When the king learned that the enemy army had gone inland, for the fifth time he collected all the English nation, and pursued them and overtook them in Essex at the hill which is called Ashingdon, and they stoutly joined battle there. Then Ealdorman Eadric did as he had often done before, he was the first to start the flight with the Magonsæte [i.e. of Herefordshire], and thus betrayed his liege lord and all the people of England. There Cnut had the victory and won for himself all the English people. There was Bishop Eadnoth killed, and Abbot Wulfsige, and Ealdorman Ælfric, and Godwine, the ealdorman of Lindsey, and Ulfcetel of East Anglia, and Æthelweard, son of Ealdorman Æthelwine, and all the nobility of England was there destroyed.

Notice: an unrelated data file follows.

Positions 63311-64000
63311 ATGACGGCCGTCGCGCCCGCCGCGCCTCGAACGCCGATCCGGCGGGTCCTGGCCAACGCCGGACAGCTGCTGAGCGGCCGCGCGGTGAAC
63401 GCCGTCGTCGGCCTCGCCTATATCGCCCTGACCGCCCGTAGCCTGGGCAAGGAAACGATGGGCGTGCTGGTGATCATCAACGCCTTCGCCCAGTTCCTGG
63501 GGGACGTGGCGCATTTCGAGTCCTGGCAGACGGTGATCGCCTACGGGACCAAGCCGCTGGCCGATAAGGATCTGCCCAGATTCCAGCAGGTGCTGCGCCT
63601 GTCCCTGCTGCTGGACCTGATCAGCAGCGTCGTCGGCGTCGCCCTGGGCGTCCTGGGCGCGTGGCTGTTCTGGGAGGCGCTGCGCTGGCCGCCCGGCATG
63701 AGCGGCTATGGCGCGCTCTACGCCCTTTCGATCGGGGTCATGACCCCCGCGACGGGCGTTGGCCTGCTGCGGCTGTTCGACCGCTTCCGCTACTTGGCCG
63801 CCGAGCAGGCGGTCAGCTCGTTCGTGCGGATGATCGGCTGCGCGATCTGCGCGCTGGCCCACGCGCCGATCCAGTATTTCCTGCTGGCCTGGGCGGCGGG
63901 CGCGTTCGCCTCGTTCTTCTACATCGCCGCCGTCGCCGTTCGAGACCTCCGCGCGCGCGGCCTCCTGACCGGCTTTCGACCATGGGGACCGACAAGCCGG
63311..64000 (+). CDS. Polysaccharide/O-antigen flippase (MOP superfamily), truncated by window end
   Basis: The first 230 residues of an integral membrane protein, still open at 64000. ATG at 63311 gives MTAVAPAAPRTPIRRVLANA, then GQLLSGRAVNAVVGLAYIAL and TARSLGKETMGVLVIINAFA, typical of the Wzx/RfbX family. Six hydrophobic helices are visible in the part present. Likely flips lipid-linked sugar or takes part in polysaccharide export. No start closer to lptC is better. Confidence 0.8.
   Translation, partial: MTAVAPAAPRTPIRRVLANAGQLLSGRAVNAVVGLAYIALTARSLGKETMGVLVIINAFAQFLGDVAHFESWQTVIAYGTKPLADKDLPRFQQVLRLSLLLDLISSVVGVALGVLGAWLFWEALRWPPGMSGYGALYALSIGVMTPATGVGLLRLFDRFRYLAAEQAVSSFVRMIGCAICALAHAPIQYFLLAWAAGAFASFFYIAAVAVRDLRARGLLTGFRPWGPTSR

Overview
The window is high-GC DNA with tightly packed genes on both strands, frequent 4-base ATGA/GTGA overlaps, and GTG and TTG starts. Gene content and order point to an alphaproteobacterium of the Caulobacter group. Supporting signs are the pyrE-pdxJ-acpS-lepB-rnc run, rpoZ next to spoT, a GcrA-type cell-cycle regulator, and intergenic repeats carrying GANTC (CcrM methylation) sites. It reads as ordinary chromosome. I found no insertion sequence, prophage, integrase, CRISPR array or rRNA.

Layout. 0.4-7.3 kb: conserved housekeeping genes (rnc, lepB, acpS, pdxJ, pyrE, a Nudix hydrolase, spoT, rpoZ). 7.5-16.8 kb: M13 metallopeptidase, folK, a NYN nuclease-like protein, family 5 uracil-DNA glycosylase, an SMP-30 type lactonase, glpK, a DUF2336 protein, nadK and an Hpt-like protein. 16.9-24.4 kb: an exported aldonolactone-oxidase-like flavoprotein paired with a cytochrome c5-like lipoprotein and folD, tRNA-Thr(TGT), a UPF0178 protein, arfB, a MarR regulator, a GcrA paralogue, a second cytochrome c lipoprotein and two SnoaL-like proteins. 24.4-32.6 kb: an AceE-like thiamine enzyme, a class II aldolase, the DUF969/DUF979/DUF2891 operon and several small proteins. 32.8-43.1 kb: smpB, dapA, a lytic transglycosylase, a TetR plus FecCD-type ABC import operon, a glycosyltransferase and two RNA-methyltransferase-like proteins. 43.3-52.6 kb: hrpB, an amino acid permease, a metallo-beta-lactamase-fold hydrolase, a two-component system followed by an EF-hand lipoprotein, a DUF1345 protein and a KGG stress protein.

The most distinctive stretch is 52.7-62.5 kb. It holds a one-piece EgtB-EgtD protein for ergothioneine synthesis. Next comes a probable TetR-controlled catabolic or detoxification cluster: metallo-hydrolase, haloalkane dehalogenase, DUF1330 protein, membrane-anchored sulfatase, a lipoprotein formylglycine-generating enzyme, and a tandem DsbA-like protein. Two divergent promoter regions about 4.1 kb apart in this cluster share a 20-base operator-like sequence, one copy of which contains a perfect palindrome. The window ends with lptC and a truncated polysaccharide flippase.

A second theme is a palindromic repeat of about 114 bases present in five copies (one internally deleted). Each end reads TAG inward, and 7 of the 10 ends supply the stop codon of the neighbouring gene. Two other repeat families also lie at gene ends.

[2]

The battle is also mentioned briefly in Knýtlinga saga which quotes a verse of skaldic poetry by Óttarr svarti, one of Canute's court poets.

King Knut fought the third battle, a major one, against the sons of Æthelred at a place called Ashington, north of the Danes' Woods. In the words of Ottar:

At Ashington, you worked well
in the shield-war, warrior-king;
brown was the flesh of bodies
served to the blood-bird:
in the slaughter, you won,
sire, with your sword
enough of a name there,
north of the Danes' Woods.[3]

The most detailed account of the battle is in Encomium Emmae.

References[edit]

  1. ^ "All Saints Church, Ashdon, Essex - History". Retrieved 10 May 2013. 
  2. ^ "Anglo-Saxon Chronicle C, s.a. 1016". Duesseldorf: Heinrich-Heine-University. Archived from the original on 29 September 2007. Retrieved 17 October 2011. 
  3. ^ "Knut's Invasion of England in 1015-16, according to the Knytlinga Saga". De Re Militari. Retrieved 17 October 2011. [dead link]